Concepts have the same precision, but they don’t function mathematically – Concepts are frameworks for everyday human thought, the schema of our how we understand our nature, everyday life, values, and place in the universe. Philosophy is the practice of developing new concepts – new frameworks for understanding experience.

That’s about where we are now. You know, this is why you could plausibly call me a Deleuzian. Because when he explains the nature of concepts and the purpose of philosophy like this, to me, this is incredibly obvious and makes perfect sense.

Storytime. A few years ago, I was at a philosophy conference in Oregon
and many of the attendees were pragmatist thinkers and scholars. In an
off-handed, but very sincere, comment to the conference organizer, I
said that many of the philosophical problems that the pragmatists were
stuck on found their solutions – or at least their next steps – in the
work of Deleuze and Guattari. It's those solutions – about the nature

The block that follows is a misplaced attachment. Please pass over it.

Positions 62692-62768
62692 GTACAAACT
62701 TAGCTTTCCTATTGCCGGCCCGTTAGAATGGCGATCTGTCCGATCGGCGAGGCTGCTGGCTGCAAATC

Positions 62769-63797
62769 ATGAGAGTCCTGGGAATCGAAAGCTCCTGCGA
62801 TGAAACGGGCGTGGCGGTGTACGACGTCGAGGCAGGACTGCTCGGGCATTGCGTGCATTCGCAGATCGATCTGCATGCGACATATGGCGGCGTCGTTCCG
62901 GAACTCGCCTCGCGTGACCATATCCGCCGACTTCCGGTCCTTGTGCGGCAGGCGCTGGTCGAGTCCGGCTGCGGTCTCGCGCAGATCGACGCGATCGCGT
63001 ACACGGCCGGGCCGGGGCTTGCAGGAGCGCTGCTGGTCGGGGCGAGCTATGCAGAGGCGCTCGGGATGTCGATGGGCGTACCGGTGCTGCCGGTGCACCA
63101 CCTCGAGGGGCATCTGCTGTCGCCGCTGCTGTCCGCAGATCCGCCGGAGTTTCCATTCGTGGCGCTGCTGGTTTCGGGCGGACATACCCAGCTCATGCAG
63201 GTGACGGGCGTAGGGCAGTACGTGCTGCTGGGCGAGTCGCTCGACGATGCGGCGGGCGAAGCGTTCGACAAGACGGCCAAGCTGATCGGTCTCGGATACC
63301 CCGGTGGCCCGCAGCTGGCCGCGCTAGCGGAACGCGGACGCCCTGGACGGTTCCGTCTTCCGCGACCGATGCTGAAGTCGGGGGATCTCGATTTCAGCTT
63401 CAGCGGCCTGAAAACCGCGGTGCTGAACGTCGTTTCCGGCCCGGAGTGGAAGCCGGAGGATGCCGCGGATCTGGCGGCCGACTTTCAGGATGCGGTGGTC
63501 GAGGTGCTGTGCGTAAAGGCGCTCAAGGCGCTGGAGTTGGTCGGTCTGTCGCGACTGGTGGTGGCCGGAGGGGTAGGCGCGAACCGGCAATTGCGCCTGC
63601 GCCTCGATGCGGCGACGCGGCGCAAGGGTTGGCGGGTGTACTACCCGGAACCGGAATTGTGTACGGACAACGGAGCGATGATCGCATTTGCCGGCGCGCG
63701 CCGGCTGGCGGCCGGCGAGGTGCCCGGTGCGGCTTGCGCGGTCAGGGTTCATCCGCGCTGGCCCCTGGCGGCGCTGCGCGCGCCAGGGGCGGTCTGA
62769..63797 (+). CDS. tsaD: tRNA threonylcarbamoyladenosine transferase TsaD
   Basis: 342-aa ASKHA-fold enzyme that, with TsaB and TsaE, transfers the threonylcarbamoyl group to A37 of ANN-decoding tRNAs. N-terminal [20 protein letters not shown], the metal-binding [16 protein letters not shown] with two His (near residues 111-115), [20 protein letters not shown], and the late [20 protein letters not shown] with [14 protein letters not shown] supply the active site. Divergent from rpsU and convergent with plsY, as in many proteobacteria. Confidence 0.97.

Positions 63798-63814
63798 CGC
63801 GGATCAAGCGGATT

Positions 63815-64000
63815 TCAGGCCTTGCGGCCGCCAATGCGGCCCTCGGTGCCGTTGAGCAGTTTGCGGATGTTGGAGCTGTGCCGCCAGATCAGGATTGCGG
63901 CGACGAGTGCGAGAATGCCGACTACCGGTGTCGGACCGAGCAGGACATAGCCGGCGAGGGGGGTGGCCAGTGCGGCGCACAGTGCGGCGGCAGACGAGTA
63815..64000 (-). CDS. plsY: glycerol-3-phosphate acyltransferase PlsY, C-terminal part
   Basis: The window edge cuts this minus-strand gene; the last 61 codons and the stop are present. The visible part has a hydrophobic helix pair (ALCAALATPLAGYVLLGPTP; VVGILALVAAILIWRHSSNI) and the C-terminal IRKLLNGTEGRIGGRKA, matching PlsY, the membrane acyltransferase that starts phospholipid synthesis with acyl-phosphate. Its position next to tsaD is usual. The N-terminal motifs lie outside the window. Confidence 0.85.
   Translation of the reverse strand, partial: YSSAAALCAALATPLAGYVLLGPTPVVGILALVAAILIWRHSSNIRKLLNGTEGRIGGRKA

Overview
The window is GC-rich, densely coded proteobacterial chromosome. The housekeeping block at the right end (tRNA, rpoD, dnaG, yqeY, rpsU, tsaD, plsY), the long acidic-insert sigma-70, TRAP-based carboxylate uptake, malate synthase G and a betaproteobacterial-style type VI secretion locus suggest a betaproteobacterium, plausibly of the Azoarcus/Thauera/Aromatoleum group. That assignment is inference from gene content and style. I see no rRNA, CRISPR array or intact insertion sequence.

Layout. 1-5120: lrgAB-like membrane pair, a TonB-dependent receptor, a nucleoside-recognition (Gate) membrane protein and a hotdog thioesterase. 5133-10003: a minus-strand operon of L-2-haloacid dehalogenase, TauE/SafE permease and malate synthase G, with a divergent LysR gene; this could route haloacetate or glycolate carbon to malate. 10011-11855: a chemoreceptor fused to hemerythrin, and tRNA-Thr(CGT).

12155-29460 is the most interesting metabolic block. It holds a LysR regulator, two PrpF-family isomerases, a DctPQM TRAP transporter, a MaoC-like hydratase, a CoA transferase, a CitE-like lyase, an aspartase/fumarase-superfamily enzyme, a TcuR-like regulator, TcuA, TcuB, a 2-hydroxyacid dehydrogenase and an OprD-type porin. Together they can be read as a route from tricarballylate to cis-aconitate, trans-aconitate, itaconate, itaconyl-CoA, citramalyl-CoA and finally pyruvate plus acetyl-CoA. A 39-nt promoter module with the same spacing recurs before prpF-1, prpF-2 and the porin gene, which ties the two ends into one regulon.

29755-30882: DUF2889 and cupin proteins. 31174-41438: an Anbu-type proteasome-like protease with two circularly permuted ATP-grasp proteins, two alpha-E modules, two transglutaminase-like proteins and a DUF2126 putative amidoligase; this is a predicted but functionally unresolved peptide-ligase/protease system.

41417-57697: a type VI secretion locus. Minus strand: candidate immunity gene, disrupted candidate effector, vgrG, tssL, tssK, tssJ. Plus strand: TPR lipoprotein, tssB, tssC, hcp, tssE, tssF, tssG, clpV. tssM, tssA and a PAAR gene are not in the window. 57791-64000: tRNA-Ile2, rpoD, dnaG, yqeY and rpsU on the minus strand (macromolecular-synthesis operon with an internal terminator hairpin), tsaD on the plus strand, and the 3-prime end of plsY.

and purpose of philosophical thinking – that I'm talking about in my
posts about What Is Philosophy?
It’s the only mission statement for “What philosophy is” that doesn’t sound empty, dissatisfying, and ultimately leave you shrugging your shoulders.* It’s the only one that actually can be a mission statement for the discipline going forward.

* The question that I find most insufferably annoying in all the philosophical traditions I've studied has to be, "Why is there something rather than nothing?" My response – Fuck! Who cares?! If there wasn't anything, it wouldn't matter, so neither does the question. There clearly is, so start there.

Given the absurd pressure that exists on humanities and social science departments today, the disciplines should at least fight back instead of retreating inward. Take on an active role in public life – bring your knowledge skills to the problems of our time.